By Albert Samaha
By Steve Weinstein
By Devon Maloney
By Tessa Stuart
By Alison Flowers
By Albert Samaha
By Jesse Jarnow
By Eric Tsetsi
The veracity of the Winter Soldier Investigation is secondary, but Turse does no better there when he attempts to refute the claim that few of the veterans who testified were willing to cooperate with military investigators. Of the 36 witnesses contacted by military investigators, 31 agreed to interviews, he points out. But they would not provide the kind of information that could be used to verify their claims, particularly names. Supposedly, "they would not allow their testimony to be used to, as they put it, scapegoat individual G.I.'s and low-ranking officers when, they said, it was the war's managersAmerica's political and military leadershipwho were ultimately to blame for the atrocities." Reasoning such as this cannot possibly lead to the truth when it borrows so heavily from the Eichmann defense, which exists only to deny responsibility.
No one's calling you a moron
If reading Ward Harkavy's Bush Beat blog [villagevoice.com] and picking up links to sources of real news instead of listening to the vomit of the mass media makes me a moron, then so be it, I'm a moron.
Thanks, and keep up the good work.
As an opinion columnist for The Athens (Georgia) Banner-Herald who was arrested in New York during an August 31 protest that I was covering, I must give a shout of appreciation to The Village Voice for your reportage before, during, and after the convention. The city's infamous "Gitmo by the Hudson" holding pens and Orwellian jail cells were no picnic. But such is the occupational hazard of journalism and activism as war abroad and police state tactics at home are the norm in a Bush administration that talks compassion while consolidating its power.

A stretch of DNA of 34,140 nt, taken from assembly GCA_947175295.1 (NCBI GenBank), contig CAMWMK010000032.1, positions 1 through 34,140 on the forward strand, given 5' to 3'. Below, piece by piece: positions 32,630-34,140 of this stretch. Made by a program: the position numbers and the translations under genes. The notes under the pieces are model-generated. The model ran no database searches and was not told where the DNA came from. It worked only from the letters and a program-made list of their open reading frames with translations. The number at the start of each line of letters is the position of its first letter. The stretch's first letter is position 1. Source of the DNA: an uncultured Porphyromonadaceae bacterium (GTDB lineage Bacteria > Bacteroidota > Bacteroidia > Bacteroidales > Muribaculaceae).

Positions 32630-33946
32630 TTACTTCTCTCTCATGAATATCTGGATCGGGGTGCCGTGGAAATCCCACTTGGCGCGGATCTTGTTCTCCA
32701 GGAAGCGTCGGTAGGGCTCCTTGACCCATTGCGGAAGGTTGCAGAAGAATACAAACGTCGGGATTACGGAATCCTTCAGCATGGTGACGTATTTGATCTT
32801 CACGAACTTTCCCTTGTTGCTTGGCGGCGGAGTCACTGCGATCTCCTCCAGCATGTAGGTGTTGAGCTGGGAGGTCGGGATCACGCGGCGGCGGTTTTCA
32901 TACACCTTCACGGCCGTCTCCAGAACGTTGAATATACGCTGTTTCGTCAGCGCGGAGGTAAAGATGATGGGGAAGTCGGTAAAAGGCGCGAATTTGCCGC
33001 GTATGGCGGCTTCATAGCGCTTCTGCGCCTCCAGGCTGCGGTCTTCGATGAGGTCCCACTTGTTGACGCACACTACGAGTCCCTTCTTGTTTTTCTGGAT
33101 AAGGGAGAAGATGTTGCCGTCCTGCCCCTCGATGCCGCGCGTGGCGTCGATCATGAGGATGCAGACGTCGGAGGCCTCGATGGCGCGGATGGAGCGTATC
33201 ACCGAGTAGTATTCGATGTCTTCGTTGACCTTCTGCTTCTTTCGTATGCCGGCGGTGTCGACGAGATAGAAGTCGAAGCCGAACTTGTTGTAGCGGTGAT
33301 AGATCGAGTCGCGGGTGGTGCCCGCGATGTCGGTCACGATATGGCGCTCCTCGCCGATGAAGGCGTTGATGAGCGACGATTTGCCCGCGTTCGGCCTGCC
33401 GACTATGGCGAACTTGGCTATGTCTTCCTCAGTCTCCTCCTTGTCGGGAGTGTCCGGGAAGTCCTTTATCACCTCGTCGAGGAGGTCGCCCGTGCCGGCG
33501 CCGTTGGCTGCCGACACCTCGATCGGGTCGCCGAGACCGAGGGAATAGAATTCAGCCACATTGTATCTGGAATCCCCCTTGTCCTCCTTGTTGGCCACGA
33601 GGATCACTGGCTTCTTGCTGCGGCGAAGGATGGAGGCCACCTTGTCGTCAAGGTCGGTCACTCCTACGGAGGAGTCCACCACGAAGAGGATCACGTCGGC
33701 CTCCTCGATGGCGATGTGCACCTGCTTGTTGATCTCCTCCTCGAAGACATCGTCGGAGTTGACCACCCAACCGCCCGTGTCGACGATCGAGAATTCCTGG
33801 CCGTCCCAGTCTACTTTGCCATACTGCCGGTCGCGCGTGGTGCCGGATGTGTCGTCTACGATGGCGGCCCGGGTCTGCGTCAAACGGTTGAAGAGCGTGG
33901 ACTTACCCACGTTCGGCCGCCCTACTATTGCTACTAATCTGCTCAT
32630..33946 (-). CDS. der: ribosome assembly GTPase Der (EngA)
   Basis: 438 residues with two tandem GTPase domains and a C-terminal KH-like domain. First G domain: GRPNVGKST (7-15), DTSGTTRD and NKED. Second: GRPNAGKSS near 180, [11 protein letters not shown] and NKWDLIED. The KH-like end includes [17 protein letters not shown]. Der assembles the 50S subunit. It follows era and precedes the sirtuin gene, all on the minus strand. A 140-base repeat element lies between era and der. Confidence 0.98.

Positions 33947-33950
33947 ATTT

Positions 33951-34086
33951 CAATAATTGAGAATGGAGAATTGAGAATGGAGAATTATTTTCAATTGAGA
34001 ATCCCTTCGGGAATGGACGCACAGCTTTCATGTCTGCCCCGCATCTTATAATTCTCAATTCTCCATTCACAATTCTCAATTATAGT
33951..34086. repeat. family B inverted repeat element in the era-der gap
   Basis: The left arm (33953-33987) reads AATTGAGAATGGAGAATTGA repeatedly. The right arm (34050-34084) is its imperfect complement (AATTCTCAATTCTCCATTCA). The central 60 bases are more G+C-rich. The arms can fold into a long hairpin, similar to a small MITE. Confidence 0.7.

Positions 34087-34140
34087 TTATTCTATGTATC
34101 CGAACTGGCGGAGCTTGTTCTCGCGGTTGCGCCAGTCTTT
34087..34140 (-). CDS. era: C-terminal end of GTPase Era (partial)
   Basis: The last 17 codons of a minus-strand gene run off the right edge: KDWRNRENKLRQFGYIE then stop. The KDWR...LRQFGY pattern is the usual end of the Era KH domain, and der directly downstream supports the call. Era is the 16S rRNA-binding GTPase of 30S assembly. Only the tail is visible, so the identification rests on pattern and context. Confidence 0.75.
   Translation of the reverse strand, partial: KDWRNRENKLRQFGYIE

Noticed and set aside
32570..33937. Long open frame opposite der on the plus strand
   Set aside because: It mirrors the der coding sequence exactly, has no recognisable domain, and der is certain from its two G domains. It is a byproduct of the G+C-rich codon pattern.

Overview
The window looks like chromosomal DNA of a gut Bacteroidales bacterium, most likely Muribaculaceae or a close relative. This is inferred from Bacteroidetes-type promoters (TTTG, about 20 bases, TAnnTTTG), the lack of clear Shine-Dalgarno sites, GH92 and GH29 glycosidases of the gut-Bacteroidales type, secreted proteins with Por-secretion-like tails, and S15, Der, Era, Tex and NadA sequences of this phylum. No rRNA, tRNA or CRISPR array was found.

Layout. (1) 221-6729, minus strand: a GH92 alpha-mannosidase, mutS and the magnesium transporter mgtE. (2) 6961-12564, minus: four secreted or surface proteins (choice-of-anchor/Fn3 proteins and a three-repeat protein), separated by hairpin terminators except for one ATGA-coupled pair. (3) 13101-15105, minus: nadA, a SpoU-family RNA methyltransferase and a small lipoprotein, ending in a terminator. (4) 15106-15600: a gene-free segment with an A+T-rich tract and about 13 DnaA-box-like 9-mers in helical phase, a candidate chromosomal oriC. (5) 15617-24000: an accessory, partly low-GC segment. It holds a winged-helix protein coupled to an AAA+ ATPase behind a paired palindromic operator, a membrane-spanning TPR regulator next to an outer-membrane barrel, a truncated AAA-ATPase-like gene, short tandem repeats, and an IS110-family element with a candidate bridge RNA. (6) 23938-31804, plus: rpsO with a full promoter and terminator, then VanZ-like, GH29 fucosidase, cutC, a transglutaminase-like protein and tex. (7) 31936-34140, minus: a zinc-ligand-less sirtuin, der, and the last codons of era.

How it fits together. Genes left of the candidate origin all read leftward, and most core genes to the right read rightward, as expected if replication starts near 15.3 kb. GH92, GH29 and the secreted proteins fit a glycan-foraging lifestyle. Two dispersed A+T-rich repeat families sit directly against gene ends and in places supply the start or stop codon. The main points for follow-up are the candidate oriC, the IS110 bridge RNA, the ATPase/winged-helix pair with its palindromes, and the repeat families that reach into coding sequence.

Smile for Bush
I read Tom Smucker's review of Brian Wilson's SMiLE ["Wilsonian Democracy," September 29October 5] with mixed emotions. For one thing, I can remember the Beach Boys' late-'60searly-'70s music quite clearly. I have been listening in particular to The Beach Boys Greatest Hits Volume Three: Best of the Brother Years lately, and the best of Brian Wilson and Van Dyke Parks's collaborations still sound fresh and vital to me. It is clear to anyone with a soul that the Beach Boys were a choir groupthey met and sang at church. Brian Wilson is a very spiritual guy. I'd go further than Smucker and state that Brian was and still is searching for the voice of God speaking to man in the wilderness of the 20th (now the 21st) century.
Brian was way beyond politics, and Smucker's final comments reveal where he is stuck right nowI don't think they reveal anything about Brian Wilson or "Wilsonian democracy." Brian's music is about the search for true freedom, and in that sense it is also about the loss of innocence and the desire to get back to something true and innocent and pure. The Beach Boys are real American music, and so is Brian Wilson. I look forward to listening to SMiLE, even though I'm probably going to vote for George Bush.